Whenever you hear the word respect, it is hard not to remember the wonderful voice of the late Aretha Franklin. Her song “Respect”, in which she sings about needing and wanting a little RESPECT, still rings true for many people today. Everyone needs it and in our society we need to be respectful before expecting the same from our peers. You could say it’s an emotional commodity traded between people. If two people respect each other, they can pursue a happier, conflict-free relationship. If not, you can only expect the relationship to fall down the drain and be filled with hate, anger, and resentment. Of course, no one likes it.
Undeniably, respect is one of the most important ingredients in any relationship. It may sound like such an idealistic statement, but we can only live in peace with others if we learn to respect them despite your differences in culture, race, religion, and even in ability. It might be so easy to say, but as you might know by now, it’s very difficult to do. In order to respect people who do not share the same values as us, we are asked to make compromises. This often means having to look past the mistakes of others and disregard your conflicting beliefs with them. In short, respect is about choosing to see the good of others and appreciating their talents, skills and what they can bring.
If you are someone who is building better relationships with friends, partners, or family, you will find that the first step in this exercise is to respect them. Only then can you build mutual trust, even love. Here are some simple ways you can practice to be respectful of others:
Do you know that feeling you get when telling a story, and you feel the other person isn’t that interested? It is because the person was not listening to you. What we haven’t realized as adults is that listening is really the most important step in communication. It’s really like the way our teachers used to say, “If anyone’s talking, listen.” When we listen to others, we make them feel that we are interested in their ideas. So go ahead and give your friend time to share her story. Listen to it, and as you go along, you will see that it is only by listening that we can truly understand a person.
2. Say “Thank you!”.
Say thank you. Even if it’s just because a stranger has held the door for you. Even more if your parents gave you a present or if your wife took the time to cook your favorite meal for dinner. Say thank you!” and let them know that their efforts are appreciated. It is so easy to forget this sometimes, but imagine the happiness they will feel upon hearing those two precious words from you. Thanking people doesn’t just mean expressing gratitude. It’s also to show people that you respect them and that their efforts have not been wasted doing something for you.
3. Be nice.
As the centuries-old maxim goes: “Treat others as you would like to be treated”. So be nice. However, don’t do it just because you expect others to be nice to you too. Do it because you know the other person is someone who deserves it.
4. Be aware of other people’s time.
If you’ve been planning on meeting friends at 8 o’clock in the evening, be there before the clock hand even hits the number 12. Paying attention to other people’s time is a very underrated quality. People appreciate it when you show up on time – at meetings, dinners, and especially special events.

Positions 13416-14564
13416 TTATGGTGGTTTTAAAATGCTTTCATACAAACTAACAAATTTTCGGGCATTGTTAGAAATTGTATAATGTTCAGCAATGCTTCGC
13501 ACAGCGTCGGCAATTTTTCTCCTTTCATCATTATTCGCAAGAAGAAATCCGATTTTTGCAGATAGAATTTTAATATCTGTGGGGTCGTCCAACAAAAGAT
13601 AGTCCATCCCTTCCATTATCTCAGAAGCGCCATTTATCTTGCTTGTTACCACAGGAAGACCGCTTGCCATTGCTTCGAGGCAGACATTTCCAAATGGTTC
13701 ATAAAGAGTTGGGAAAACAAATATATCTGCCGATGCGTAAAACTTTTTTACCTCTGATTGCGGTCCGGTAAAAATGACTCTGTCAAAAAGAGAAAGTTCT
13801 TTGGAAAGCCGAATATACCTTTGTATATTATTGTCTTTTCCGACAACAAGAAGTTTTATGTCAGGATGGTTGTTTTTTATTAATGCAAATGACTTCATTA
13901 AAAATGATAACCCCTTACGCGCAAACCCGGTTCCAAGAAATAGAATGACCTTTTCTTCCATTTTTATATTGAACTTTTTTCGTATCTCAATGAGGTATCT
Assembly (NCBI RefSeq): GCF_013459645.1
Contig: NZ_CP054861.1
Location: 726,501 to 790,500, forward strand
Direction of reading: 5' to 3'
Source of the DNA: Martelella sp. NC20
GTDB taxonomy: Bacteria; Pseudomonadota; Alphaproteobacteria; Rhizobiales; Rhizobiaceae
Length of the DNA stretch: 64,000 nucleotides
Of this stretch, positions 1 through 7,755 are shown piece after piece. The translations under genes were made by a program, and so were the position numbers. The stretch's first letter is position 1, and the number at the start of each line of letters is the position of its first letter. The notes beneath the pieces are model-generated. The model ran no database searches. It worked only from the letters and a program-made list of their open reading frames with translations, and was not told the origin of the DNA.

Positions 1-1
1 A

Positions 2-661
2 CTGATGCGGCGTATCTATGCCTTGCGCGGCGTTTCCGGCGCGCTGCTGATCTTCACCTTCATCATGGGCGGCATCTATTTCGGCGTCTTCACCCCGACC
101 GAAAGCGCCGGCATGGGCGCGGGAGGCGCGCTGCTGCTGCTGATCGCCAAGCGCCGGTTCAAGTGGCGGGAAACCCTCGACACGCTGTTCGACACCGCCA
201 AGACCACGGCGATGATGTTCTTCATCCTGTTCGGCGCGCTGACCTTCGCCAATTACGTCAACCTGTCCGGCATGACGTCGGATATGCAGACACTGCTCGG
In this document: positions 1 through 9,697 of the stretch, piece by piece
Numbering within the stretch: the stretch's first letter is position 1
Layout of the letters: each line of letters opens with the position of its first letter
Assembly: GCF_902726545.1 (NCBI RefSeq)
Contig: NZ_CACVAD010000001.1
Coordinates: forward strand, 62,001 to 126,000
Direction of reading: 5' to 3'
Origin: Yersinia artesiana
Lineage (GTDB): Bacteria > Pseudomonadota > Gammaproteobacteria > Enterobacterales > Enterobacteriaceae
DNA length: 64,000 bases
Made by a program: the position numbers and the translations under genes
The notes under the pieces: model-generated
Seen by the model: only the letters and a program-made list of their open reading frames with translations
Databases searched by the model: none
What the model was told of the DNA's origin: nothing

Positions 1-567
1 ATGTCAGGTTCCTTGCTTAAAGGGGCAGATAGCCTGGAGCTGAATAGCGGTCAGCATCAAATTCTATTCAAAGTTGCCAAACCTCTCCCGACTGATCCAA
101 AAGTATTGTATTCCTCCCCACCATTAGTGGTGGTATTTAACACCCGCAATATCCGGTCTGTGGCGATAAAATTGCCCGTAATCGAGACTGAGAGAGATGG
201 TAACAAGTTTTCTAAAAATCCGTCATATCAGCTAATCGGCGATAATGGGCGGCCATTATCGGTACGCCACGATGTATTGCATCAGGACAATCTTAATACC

Time is our most precious resource as humans. It doesn’t come in endless amounts, so make sure you’re not wasting other people’s time by just being aware.
5. Be polite.
Being polite is free, and it rarely results in bad things. The alternative is to be rude, which is the direct opposite of your goal of being more respectful. Know what phrases and gestures convey respect to others. For example, you say “please” when you need something and say “sorry” if you accidentally did something wrong. You don’t point your fingers at anyone because it is never considered polite. The key here is to practice this no matter where you are, who you are with, or who you meet with.
6. Be honest.
Being honest and honest about how you feel will be appreciated by everyone in your life. If you respect someone, you know they deserve the truth and nothing less. Lying has never resulted in anything good, so let go of that attitude. However, there is a fine line between honesty and lack of tact.
Think about the words you are going to say first. Are your thoughts one-sided? Will it be bad if you say that? Practice honesty, but never use it to hurt other people. You can be right about something, but you can be wrong the way you say it. Be honest and show people they can count on you to be honest. When they know you’re being honest, they’ll learn to trust you.
By reading this, we are sure you have come to understand that respect is a prerequisite for a lot of things in any relationship. But before you even practice this with other people, learn to practice it on yourself. Self-respect is the most important thing you will learn to do. If you respect yourself, you need to be in tune with how you are feeling and be honest about it. If you ever fail, say sorry and respect yourself enough to be kind to yourself. People who respect themselves tend to practice respect better because they know their worth, their abilities and what they can do. If you learn to appreciate yourself as a person, you will certainly learn to find the good in others as well.